Shopping mall attack sows fear far from Ukraine's frontlines

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KREMENCHUK, Ukraine, June 28 (Reuters) - Already displaced from the frontline region of Kharkiv that has been partially occupied since Russia invaded Ukraine in February, Alia Skrypka, 35, believed that Kremenchuk, more than 170 km from the nearest fighting, was safe.

But after a missile strike on a shopping mall killed at least 18 people in the central Ukrainian city on Monday, she is now considering whether she should move her two girls, Milla, 7 and Myroslava, 4, elsewhere - and perhaps even abroad.

"After this, I'm not sure we are safe," she said, after helping her elder daughter to place flowers at an unofficial memorial just metres from the burned husk of the mall.

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The industrial city, home to Ukraine's largest oil refinery, had already been hit by several strikes, but residents said earlier attacks had not hit civilian areas.

Russia said its strike was aimed at an ammunition store. The mall is next to a factory that Ukraine says was disused and could not be described as a military target. read more

Russia denies intentionally targeting civilians in its "special military operation" in Ukraine which has destroyed cities, killed thousands of people and driven millions from their homes.

At least one rocket crashed into the busy shopping centre on Monday afternoon, killing at least 18 and injuring dozens, according to officials. Another 41 people were unaccounted for, Poltava regional governor Dmytro Lunin said on Tuesday.

Many shoppers and staff had ignored an air-raid siren that began about 10 minutes earlier. Survivors described a maelstrom of shrapnel and debris after the strike. read more

A couple wounded in a shopping mall hit by a Russian missile strike hold hands in a hospital as Russia's attack on Ukraine continues, in Kremenchuk, in Poltava region, Ukraine June 27, 2022. REUTERS/Anna Voitenko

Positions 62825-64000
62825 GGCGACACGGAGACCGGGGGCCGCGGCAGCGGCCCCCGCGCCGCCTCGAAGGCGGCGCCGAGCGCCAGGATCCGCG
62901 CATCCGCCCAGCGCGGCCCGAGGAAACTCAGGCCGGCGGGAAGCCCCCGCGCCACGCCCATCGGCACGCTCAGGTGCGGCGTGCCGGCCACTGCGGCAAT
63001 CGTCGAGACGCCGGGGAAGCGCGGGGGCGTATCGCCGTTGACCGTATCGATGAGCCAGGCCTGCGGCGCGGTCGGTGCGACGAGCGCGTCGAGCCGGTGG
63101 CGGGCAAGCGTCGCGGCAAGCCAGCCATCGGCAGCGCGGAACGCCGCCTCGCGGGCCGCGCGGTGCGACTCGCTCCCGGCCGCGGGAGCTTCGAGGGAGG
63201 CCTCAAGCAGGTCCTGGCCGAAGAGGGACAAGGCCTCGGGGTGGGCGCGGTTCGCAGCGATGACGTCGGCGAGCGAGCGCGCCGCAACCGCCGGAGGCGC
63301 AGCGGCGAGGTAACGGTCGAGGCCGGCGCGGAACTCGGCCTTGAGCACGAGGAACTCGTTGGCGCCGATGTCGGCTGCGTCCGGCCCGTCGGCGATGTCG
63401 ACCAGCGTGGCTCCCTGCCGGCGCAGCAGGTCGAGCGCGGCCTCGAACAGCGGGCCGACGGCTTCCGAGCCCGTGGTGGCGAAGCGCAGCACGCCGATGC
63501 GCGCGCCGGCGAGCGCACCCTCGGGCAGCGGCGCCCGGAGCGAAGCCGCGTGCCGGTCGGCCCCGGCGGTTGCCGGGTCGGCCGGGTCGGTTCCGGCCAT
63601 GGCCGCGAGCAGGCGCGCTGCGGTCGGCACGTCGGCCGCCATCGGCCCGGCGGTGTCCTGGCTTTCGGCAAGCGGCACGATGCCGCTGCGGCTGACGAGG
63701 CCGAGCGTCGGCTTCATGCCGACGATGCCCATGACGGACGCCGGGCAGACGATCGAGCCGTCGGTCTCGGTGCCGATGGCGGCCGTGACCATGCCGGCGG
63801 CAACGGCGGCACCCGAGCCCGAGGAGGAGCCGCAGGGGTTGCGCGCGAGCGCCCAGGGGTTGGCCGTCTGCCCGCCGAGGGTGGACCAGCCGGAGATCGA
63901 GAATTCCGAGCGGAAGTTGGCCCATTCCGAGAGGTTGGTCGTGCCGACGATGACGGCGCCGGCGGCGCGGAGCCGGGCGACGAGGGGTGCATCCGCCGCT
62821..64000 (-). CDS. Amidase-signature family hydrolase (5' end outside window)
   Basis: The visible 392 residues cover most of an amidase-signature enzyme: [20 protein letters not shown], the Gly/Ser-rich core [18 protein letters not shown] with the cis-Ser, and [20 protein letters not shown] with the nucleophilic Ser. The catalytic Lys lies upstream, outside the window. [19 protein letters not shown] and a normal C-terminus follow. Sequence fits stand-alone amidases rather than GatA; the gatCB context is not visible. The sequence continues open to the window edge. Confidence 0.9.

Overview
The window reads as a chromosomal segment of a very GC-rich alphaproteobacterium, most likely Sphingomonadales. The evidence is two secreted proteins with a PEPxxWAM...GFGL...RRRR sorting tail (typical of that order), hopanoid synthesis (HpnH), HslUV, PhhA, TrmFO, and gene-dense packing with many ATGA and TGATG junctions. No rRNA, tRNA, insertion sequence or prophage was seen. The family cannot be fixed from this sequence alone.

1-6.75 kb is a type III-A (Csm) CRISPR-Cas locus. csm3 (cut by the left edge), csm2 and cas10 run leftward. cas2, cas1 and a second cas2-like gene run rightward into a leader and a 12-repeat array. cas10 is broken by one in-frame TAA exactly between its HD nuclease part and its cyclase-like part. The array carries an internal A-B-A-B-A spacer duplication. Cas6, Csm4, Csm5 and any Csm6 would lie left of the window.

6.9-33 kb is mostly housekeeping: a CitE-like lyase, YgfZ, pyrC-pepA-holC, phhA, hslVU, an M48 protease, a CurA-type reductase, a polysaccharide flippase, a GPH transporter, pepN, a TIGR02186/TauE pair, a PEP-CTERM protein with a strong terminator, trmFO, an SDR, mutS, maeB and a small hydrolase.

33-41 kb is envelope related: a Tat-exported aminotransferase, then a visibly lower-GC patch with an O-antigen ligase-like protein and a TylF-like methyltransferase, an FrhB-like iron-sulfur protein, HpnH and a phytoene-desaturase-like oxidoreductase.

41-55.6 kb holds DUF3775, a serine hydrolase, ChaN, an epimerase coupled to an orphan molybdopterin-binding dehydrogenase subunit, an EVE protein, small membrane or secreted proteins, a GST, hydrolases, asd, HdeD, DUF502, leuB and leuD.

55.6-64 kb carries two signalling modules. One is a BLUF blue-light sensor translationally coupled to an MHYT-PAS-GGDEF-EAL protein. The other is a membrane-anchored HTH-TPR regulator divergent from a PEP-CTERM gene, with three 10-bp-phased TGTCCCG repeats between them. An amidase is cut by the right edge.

Residents of Kremenchuk visited the makeshift memorial to leave flowers, soft toys and candles throughout the day on Tuesday, even as machinery worked in the background to clear the debris.

Mother of three Ania Miakushka, 44, was in tears as she laid flowers, clutching her 5-year-old son's hand and touching at a graze on his shoulder. Her own hands are also cut up from when the windows of her home were blown out by the missile blast.

The family had been gathered around the dinner table after a funeral for a relative when the blast hit, she said.

"My elder son says we should leave, but I don't have anywhere to go," she said.

But as elsewhere in Ukraine, life goes on and many ignore the frequent air-raid sirens, deciding that taking shelter each time is too much of a disruption.

During an air-raid alert in Kremenchuk on Tuesday, Ukraine's Interior Minister Denys Monastyrskyi, one arm in a bandage after giving blood for those injured in the strike, sheltered in the basement of a hotel.

He said Monday's missile strike was a reminder to Ukrainians to heed air-raid sirens.

In the same basement, Tatiana, who only agreed to give her first name, said she did not take shelter on Monday, and was in the middle of a salon appointment when the siren sounded on Tuesday.

"I was having my hair colored, but I came straight down," she said, her hair still wrapped in a towel.

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Reporting by Simon Lewis and Anna Voitenko; editing by Tom Balmforth and Jane Merriman

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